Drivers in California (and elsewhere) shoot you when you cross them. Drivers in Bangkok smile and nod out of respect for their opponents of the pavement. Bangkok traffic is always snarled, always crowded, always bumper-to-bumper, fender-to-fender. If there's any possible way to change lanes, or if there's a slight gap in a line of traffic, Bangkok drivers have an unwritten but universally accepted requirement, possibly obligation, to fill the empty space with their vehicle before another driver does. And when someone out-maneuvers them, inching into a seemingly impossible spot, they are not honked at; they are not scoured at; they are not condemned. They are honored for their cunning and dexterity. The other drivers seem to know when a particular maneuver of excellence is accomplished, missing the other opponents of the roadway by a matter of millimeters.
There are more Mercedes-Benzes with shiny, high-glossed and high-buffed paint jobs, without a dent or mere scratch, moving around the streets of Bangkok than there are in the entire state of Colorado..... or state of confusion, which ever comes first.
But, back to the theory of Controlled Chaos. This theory I derived after observing traffic in Bangkok for a number of months. If anyone were to attempt to force any rigid controls on Bangkok traffic; if anyone were to attempt to enforce uniform traffic regulations in Bangkok; the entire system would collapse and the country would gridlock from Chiang Rae to Puket and all spaces in between.
I thought that theory was a universal law until I came to Saigon. Now I know that Bangkok has a training ground; a minor league practice arena where the survivors can graduate from as they move into the safety of Bangkok's Controlled Chaos. Saigon is just that place. Saigon is pre-Chaos traffic.
We of the developed world seem to perceive roadways as somehow having regulated lanes, specified directional intentions, and the like. This is certainly a matter of debate in regards to Bangkok. It is totally ludicrous in regards to Saigon. Lanes are often nothing more than the result of a road builder's instruction. Direction of travel is nothing more than the result of the courageous few who weave their way into a gaggle of oncoming vehicles to forge a route for others to follow.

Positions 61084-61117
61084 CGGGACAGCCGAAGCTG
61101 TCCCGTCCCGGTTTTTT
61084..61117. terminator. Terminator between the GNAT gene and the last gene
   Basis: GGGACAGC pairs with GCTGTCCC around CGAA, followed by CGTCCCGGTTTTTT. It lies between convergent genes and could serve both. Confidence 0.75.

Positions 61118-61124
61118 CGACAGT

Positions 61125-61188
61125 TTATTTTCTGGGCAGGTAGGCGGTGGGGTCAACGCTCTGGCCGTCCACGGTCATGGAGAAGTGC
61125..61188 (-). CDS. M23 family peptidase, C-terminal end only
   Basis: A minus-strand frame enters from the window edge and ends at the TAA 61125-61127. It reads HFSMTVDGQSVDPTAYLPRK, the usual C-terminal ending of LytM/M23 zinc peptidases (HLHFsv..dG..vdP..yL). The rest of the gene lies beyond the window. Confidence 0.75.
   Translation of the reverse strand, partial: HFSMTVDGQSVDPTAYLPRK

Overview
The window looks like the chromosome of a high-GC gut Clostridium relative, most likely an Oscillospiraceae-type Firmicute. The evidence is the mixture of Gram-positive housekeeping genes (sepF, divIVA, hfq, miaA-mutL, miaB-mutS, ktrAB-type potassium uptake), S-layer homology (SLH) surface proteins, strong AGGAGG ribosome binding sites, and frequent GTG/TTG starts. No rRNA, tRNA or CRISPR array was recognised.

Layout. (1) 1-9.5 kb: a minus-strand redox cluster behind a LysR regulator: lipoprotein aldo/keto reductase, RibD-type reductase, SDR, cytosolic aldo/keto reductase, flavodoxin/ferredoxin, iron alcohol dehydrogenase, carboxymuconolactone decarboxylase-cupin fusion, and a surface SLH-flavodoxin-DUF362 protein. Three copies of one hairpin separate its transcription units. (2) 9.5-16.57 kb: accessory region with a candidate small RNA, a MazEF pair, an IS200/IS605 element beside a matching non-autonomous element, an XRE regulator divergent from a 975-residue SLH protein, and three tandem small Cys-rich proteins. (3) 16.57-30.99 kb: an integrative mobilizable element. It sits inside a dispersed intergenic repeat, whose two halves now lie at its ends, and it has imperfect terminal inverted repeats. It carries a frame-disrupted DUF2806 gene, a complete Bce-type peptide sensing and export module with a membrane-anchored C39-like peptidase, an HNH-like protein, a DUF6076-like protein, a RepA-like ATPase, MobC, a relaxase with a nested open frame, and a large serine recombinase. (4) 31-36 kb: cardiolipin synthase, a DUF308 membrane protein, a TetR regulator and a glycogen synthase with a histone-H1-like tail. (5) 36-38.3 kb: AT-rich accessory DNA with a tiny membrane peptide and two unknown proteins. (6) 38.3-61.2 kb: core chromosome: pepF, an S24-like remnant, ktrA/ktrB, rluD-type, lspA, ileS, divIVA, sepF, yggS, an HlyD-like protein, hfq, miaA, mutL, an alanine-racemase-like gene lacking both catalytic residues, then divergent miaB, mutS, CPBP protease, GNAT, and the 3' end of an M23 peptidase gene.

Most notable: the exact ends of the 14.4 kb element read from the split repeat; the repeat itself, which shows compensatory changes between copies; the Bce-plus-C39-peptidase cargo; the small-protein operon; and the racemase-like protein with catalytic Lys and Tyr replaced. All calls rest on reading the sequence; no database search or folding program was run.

One any given roadway, Saigon traffic might easily be comprised of several sets of bi-directional movement. From any random point of left to right: a curb lane moving toward you, two vehicles abreast; a group of cycles to the right of that moving away. Another group moving toward you; a larger group, straddling the center line, moving away; up through the middle of this seemingly uniform force might be one or two cycles moving back against the flow, weaving in and out, creating a line of followers; another group showing solidarity by moving in a uniform direction; but just to the right of that, a line of cycles headed the other direction; and so on until one reaches the opposite curb.
The overall effect and result is hair-raising. Throw in a few large trucks transporting freight, and the pucker factor skyrockets. Multiply that by the countless commuters who either cannot slow down or are on a suicide mission, and you might as well just close your eyes and open the throttle if you want a little adventure. He with the loudest horn wins.